Guest Shelf Curator: Michael Mack
Kinokuniya is thrilled to present our latest guest shelf curator: renowned photobook publisher, Michael Mack.
We’re constantly told there is an excess of photobooks in the market at the moment and yet I regularly come across books which make me think ‘I wish I had published that’. It’s a sign of the extraordinary creative space between photography and the book and this small selection is one version of my own celebration of this moment.
Michael’s curated shelf features selection of our longstanding favourites and also introduces brilliant new titles and publishers to the Kino family. Peruse this spectacular array of books in person in our Art & Design department until February 16th.
About the curator
Michael Mack is the Director of London based publishing house MACK. Originally established in 2004 under the imprint steidlMACK, MACK was founded by Michael Mack in 2010 and is considered to be one of the world’s leading producers of contemporary and historical photography books.
Allan Sekula: Okeanos
Edited by Daniela Zyman & Cory Scozzari
Published by Sternberg Press
This publication intersperses essays from scholars, historians, and thinkers with a selection of Allan Sekula’s seminal texts and excerpts from his private notebooks. The title is a reference to Okeanos—son of Gaia, the Greek goddess of the earth—who ruled over the oceans and water. Made and written across the decades, Sekula’s sketches and texts focus on maritime space and the material, economic, and ecological implications of globalization.
Rome – Miami
By Ari Marcopolous
Published by ROMA
Photographs taken by Ari Marcopoulos in Rome (February – March 2016), and Malibu (August 2016). With a text contribution by Kara Walker. Rome. (…) Here, no image or structure is complete without symbolic framing devices, which also require framing devices, and so on. Ad infinitum. Malibu. Rockstars and fallen rocks and the edge, here is where the European conquest of the New World meets its fountain of youth endgame. We have reached the end, and it is vast.
By Sophie Calle
Published by Actes Sud
Sophie Calle returns to the subject of autobiography and to the notion of the Other, revealing in their difference and singularity those who have been blinded to their lives. This publication is a reflection on absence, on the loss of one sense and the compensation of another, on the notion of the visible and the invisible.
By Samara Scott
Published by Loose Joints
Bruises is the first book of photographs by the British artist and sculptor Samara Scott. Taken from the artists’ archive of 35mm half-frame images, Bruises unfolds over six years in which Scott used the camera as a form of ‘sampling’ the world, footnotes to feed back into her artistic practice. Much like Scott’s sculptural work, we find in her photographs a hybrid swirling of consumer objects and sensory experiences in flux. These images speak of a suspension or perversion of everyday surfaces and depths, but also of the saturation of images, sounds, and textures in contemporary capitalist society.
Foreigner: Migration into Europe 2015-16
By Daniel Castro Garcia
Published by John Radcliffe Studio
Foreigner: Migration into Europe 2015–2016 is a photography book that documents the lives of people at various stages of their migration to Europe. The book is divided into three sections, focusing on migration to Italy from North Africa, migration to Greece and through the Balkans from the middle east, and the migrant camp in Calais known as ‘The Jungle’.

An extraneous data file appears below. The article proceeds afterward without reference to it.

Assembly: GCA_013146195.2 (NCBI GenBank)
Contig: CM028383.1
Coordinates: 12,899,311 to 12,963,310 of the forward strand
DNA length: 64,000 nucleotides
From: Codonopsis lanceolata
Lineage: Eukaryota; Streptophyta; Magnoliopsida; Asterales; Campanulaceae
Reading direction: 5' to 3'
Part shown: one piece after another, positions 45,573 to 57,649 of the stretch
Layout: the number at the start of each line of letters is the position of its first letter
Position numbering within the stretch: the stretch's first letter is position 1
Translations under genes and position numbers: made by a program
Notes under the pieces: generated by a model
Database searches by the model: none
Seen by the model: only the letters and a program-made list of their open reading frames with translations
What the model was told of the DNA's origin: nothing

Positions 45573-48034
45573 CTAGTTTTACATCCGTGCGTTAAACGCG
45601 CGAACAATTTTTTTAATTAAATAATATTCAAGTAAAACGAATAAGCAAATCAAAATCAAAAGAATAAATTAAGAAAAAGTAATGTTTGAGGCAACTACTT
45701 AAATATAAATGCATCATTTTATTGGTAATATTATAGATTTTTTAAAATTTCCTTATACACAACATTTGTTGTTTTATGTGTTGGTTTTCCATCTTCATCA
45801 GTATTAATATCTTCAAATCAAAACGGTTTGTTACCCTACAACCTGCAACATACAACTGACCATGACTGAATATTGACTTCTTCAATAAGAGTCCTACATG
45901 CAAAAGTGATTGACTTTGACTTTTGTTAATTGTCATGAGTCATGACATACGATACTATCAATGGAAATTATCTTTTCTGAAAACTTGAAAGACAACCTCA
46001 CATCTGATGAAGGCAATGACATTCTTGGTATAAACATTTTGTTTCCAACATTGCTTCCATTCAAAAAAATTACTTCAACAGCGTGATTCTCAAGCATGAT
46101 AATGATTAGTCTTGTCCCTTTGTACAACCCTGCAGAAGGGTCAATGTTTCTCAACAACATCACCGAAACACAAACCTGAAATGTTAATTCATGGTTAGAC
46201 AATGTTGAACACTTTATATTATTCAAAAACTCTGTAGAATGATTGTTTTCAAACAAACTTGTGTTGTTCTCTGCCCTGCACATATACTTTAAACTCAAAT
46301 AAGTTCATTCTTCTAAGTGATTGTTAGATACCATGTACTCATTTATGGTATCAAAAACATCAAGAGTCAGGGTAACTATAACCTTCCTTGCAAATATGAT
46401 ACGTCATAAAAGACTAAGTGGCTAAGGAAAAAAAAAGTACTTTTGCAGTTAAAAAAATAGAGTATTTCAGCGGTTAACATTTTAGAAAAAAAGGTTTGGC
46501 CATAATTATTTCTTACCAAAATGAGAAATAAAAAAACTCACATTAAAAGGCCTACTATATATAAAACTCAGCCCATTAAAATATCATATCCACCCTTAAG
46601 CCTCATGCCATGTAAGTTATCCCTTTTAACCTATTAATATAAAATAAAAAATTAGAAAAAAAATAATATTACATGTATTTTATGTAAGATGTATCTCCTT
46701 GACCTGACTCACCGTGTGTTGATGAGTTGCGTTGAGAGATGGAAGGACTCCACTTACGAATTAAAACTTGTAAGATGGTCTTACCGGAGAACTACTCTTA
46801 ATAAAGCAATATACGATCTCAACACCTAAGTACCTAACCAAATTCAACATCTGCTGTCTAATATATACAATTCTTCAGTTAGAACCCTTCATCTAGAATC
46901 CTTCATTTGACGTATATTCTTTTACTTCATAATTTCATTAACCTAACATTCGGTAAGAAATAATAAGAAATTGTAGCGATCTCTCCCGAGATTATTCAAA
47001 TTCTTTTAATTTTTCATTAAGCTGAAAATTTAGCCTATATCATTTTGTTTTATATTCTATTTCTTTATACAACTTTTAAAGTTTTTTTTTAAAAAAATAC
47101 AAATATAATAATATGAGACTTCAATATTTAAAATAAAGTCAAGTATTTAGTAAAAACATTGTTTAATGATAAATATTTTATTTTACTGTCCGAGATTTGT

Hanging on a Wire
By Sophia Klasse
Published by Fourthwall Books
In 1999, Rick Rohde, a Research Fellow of the Centre of African Studies at the University of Edinburgh, joined a long-term research project in the village of Paulshoek in Namaqualand, the aim of which was to understand and record the socio-economic and environmental history of the area. Some residents of Paulshoek were invited to contribute to the project through a photographic documentation of the life of the village. One of these photographers was Sophia Klaase, whose striking images of her family and friends became the subject of an exhibition fourteen years later. Klaase’s images stood out for their intense and idiosyncratic representation of life in a materially impoverished community, and for their frank exploration of Klaase’s own relationship to her environment.
By Justine Kurland
Published by Aperture
Justine Kurland, known for her utopian photographs of American landscapes and their fringe communities, has spent the better part of the last twelve years on the road. Following in the photographic lineage of the likes of Robert Frank & Stephen Shore, Kurland’s work examines the story of America—and the idea of the American dream juxtaposed against the reality. Her deep interest in the road, the western frontier, and ways of living outside mainstream values pervade this stunning body of work. Since 2004, Kurland and her young son, Casper, have travelled in their customized van, going south in the winter and north in the summer, her life as an artist and mother finely balanced between the need for routine and the desire for freedom and surprise.
Images of Conviction: The Construction of Visual Evidence
Foreword by Jennifer L. Mnookin. Introduction by Diane Dufour. Text by Christian Delage, Tom Keenan, Tomasz Kizny, Luce Lebart, Anthony Petiteau, Eyal Weizman.
Published by Editions Xavier Barral
Images of Conviction show how the photographic image is constructed to become evidence. From the scientific methods developed by Alphonse Bertillon, a criminologist who worked for the Préfecture de Police de Paris in the late 19th century, to the first aerial images of the front taken by the army during World War I, to the shots allowing the victims of Stalin’s Great Purge to be identified–for over 150 years photography has served as proof, testifying to crime and thus seeming to deliver truths. In the 11 cases presented, the question of the status of images is acutely posed.
Imperial Courts 1993 – 2015
By Dana Lixenberg
Published by ROMA